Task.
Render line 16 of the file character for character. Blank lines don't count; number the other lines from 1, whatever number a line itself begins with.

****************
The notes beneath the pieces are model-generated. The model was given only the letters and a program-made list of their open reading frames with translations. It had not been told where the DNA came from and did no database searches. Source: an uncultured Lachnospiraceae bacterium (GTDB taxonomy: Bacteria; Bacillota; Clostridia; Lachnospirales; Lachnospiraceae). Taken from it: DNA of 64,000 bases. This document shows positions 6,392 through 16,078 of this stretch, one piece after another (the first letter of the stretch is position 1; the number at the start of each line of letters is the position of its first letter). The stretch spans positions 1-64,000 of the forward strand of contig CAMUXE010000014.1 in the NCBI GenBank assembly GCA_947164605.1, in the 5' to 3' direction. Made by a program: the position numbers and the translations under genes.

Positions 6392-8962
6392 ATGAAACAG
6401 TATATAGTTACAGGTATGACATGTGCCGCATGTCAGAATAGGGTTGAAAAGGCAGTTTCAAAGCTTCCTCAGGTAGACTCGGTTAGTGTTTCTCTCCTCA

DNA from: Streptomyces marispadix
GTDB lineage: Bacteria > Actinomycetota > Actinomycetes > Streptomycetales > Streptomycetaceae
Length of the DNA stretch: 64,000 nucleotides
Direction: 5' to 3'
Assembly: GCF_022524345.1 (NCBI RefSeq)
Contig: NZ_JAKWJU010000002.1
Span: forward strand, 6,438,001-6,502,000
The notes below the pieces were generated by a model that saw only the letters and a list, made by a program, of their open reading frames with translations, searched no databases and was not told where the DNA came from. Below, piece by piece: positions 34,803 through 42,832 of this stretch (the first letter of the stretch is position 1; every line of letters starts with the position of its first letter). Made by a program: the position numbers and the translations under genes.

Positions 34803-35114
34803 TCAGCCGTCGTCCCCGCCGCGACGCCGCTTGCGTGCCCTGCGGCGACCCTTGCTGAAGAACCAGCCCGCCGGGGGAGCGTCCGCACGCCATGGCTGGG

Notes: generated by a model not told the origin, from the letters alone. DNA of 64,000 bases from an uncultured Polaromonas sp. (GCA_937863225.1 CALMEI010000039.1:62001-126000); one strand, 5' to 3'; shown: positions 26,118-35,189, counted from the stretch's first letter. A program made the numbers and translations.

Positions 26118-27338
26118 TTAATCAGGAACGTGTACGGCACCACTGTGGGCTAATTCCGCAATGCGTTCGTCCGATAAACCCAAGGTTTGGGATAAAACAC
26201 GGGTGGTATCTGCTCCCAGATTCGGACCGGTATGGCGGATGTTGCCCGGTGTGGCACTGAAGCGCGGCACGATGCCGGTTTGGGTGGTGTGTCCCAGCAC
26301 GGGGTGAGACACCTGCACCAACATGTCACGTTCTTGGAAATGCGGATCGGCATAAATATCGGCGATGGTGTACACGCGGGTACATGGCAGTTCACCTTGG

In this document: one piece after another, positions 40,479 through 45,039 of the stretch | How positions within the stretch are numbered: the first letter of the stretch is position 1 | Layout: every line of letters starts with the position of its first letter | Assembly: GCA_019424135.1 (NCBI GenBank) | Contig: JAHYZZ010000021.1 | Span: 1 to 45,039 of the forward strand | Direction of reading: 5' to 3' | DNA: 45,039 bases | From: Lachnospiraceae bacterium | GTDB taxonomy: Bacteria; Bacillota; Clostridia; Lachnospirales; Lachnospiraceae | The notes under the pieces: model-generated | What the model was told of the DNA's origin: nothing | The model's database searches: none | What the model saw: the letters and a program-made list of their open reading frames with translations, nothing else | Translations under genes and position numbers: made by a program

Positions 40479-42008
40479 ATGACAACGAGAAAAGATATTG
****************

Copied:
Positions 26118-27338